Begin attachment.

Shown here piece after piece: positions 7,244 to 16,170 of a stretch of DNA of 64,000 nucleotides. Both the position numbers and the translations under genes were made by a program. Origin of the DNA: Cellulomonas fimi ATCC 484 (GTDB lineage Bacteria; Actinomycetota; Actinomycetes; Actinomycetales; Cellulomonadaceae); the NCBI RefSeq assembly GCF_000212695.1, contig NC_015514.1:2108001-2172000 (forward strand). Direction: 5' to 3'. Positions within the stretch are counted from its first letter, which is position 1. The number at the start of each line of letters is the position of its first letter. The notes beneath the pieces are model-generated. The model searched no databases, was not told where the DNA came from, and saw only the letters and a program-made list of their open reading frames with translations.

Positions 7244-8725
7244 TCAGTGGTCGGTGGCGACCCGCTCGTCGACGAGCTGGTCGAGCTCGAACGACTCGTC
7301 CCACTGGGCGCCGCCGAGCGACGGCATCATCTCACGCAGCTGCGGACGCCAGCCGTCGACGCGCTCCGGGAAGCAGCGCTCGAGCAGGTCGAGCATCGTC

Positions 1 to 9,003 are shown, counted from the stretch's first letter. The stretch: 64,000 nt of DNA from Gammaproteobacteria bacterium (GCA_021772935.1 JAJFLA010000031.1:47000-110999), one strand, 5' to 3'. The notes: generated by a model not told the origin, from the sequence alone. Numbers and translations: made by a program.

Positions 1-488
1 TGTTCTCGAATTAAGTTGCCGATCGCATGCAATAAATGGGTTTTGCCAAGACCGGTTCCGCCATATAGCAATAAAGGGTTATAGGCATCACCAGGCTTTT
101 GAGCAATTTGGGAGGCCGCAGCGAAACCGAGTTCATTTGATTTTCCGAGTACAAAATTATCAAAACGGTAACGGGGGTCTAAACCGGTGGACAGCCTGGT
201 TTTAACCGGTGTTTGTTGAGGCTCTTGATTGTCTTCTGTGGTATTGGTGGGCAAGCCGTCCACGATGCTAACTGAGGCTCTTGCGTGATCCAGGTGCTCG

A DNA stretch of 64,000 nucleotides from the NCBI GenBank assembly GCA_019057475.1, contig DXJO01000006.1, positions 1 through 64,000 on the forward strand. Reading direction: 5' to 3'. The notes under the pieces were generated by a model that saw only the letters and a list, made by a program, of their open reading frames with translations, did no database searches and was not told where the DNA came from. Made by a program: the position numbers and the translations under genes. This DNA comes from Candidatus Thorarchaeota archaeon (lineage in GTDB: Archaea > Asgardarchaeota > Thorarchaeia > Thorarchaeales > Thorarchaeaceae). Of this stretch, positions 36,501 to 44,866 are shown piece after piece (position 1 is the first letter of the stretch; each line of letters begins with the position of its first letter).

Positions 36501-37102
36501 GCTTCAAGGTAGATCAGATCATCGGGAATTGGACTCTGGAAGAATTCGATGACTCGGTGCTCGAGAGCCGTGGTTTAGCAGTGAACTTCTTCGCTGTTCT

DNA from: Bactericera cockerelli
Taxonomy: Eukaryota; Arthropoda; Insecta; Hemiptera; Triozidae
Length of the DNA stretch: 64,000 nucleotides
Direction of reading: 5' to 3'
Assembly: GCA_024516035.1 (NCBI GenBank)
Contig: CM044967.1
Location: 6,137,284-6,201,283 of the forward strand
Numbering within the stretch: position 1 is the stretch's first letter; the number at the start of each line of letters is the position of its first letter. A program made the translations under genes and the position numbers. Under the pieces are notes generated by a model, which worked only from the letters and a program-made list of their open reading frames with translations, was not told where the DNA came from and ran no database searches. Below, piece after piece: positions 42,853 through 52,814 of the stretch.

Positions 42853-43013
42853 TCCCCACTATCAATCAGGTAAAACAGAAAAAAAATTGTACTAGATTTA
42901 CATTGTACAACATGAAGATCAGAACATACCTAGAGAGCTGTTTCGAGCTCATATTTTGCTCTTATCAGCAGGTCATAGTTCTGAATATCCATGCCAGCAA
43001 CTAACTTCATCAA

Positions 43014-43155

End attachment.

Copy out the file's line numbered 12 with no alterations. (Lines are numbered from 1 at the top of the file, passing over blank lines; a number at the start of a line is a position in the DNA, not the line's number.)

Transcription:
36501 GCTTCAAGGTAGATCAGATCATCGGGAATTGGACTCTGGAAGAATTCGATGACTCGGTGCTCGAGAGCCGTGGTTTAGCAGTGAACTTCTTCGCTGTTCT